@phoog, looking through those parts of the spec, I see nothing about introducing ambiguity into methods other than itself and another method, not two other methods. –  McKay Dec 29 '11 at 23:41
    
It occurred to me that this is just rock-paper-scissors: any set of two distinct values has a winner, but the complete set of three values does not. –  phoog Apr 16 '12 at 14:25
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5 Answers 5

up vote 97 down vote accepted

Is this a bug?

Yes.

Congratulations, you have found a bug in overload resolution. The bug reproduces in C# 4 and 5; it does not reproduce in the "Roslyn" version of the semantic analyzer. I've informed the C# 5 test team, and hopefully we can get this investigated and resolved before the final release. (As always, no promises.)

A correct analysis follows. The candidates are:

0: C(params string[]) in its normal form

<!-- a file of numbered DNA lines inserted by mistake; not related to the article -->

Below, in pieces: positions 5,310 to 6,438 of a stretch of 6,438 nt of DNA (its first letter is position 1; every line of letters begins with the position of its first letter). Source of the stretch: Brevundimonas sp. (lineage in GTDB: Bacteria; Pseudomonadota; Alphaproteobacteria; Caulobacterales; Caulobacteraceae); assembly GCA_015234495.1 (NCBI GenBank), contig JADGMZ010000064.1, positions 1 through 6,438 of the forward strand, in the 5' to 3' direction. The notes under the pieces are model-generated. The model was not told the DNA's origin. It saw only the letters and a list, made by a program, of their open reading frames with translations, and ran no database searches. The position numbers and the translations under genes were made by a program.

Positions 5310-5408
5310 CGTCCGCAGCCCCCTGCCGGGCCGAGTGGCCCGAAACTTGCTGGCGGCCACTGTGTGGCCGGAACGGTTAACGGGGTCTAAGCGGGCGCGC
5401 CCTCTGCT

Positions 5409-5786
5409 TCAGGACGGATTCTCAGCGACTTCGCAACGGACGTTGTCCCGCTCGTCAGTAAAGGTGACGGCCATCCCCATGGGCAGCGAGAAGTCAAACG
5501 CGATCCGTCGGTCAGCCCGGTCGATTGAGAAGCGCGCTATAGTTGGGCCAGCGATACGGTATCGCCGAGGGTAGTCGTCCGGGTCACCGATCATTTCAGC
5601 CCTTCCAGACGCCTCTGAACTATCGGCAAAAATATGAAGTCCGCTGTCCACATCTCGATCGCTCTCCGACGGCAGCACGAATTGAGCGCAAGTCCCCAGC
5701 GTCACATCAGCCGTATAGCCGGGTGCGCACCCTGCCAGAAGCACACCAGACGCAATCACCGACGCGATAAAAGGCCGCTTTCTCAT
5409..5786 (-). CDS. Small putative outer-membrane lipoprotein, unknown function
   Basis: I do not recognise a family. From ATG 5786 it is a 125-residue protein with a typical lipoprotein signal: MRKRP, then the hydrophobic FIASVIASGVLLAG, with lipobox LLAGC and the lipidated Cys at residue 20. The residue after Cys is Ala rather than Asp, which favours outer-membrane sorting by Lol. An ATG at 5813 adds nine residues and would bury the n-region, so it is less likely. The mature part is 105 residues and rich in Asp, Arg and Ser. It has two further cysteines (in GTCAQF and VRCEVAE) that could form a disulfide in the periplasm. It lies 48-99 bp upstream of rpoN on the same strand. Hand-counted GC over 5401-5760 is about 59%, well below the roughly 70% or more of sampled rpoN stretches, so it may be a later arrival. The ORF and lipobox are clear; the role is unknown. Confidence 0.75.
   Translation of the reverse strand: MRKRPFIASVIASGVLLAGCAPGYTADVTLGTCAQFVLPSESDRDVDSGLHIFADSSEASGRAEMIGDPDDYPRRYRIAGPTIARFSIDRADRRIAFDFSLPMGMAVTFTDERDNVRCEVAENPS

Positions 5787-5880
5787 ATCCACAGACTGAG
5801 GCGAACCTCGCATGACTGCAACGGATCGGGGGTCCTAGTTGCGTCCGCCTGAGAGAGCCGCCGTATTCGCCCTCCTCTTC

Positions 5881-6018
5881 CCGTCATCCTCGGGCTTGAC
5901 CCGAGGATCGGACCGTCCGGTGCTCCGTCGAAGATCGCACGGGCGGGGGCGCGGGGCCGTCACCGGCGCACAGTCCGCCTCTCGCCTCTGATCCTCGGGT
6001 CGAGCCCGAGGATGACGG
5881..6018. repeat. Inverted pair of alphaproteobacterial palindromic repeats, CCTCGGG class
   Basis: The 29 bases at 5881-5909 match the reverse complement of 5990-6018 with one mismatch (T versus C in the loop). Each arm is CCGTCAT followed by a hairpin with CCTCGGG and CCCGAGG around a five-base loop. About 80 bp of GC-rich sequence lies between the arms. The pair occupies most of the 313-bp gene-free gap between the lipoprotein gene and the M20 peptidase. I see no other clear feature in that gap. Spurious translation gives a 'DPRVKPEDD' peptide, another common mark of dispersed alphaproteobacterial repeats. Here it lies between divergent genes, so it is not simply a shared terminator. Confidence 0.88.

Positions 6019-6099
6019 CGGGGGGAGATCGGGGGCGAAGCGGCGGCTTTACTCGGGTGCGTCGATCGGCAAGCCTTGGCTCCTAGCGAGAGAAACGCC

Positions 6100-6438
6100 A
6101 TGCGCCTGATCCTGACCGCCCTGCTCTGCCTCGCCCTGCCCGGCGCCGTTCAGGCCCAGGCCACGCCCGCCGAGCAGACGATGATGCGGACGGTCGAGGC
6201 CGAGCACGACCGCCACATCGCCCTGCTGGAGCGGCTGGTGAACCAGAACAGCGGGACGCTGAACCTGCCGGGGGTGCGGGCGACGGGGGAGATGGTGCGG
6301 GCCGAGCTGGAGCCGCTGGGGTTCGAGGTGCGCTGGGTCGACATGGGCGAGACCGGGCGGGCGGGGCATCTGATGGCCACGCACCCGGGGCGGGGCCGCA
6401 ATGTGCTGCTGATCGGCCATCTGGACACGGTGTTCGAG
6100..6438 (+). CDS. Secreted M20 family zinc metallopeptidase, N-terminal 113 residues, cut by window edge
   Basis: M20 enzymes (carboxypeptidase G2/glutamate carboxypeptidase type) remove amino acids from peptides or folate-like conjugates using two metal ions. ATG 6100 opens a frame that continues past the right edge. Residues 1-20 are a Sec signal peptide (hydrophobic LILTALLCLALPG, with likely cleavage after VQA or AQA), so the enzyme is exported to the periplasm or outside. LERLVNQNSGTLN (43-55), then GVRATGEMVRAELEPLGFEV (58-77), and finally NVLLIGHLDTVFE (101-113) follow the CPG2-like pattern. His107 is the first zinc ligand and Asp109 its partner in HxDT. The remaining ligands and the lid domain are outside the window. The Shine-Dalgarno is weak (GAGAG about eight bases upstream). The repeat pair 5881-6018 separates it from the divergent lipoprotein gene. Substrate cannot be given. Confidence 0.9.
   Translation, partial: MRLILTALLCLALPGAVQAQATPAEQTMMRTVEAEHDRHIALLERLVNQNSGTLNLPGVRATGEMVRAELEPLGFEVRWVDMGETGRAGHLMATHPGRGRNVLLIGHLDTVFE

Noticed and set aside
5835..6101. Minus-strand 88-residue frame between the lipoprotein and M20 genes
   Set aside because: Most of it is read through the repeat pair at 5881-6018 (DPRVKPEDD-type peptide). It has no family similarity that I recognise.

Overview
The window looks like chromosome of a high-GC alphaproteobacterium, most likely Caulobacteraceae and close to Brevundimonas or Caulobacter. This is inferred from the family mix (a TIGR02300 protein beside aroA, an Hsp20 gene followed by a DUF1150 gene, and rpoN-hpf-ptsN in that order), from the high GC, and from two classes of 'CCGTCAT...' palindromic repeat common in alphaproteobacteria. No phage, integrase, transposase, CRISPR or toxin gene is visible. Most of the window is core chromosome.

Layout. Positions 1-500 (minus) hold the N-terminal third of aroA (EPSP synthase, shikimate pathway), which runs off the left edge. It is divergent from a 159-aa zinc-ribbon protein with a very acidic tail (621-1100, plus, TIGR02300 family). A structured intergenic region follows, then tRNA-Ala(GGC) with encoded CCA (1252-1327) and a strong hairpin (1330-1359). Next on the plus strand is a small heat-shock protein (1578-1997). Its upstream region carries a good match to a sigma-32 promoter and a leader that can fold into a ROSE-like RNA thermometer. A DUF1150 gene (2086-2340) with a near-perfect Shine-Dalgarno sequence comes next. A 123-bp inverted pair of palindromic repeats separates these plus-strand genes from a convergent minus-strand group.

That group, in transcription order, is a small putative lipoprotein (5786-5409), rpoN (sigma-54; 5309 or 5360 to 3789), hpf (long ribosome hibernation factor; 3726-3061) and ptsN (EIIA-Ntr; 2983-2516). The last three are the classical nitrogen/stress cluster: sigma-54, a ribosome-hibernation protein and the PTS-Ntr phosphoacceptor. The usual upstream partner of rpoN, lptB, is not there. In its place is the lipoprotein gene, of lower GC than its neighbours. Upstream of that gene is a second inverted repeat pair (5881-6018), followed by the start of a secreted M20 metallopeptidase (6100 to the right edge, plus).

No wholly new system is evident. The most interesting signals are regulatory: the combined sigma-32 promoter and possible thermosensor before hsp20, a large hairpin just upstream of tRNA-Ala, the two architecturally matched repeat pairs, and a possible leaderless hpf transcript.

1: C(params string[]) in its expanded form
2: C<string>(string) 
3: C(string, object) 

Candidate zero is obviously inapplicable because string is not convertible to string[]. That leaves three.

Of the three, we must determine a unique best method. We do so by making pairwise comparisons of the three remaining candidates. There are three such pairs. All of them have identical parameter lists once we strip off the omitted optional parameters, which means that we have to go to the advanced tiebreaking round described in section 7.5.3.2 of the specification.

Which is better, 1 or 2? The relevant tiebreaker is that a generic method is always worse than a non-generic method. 2 is worse than 1. So 2 cannot be the winner.

Which is better, 1 or 3? The relevant tiebreaker is: a method applicable only in its expanded form is always worse than a method applicable in its normal form. Therefore 1 is worse than 3. So 1 cannot be the winner.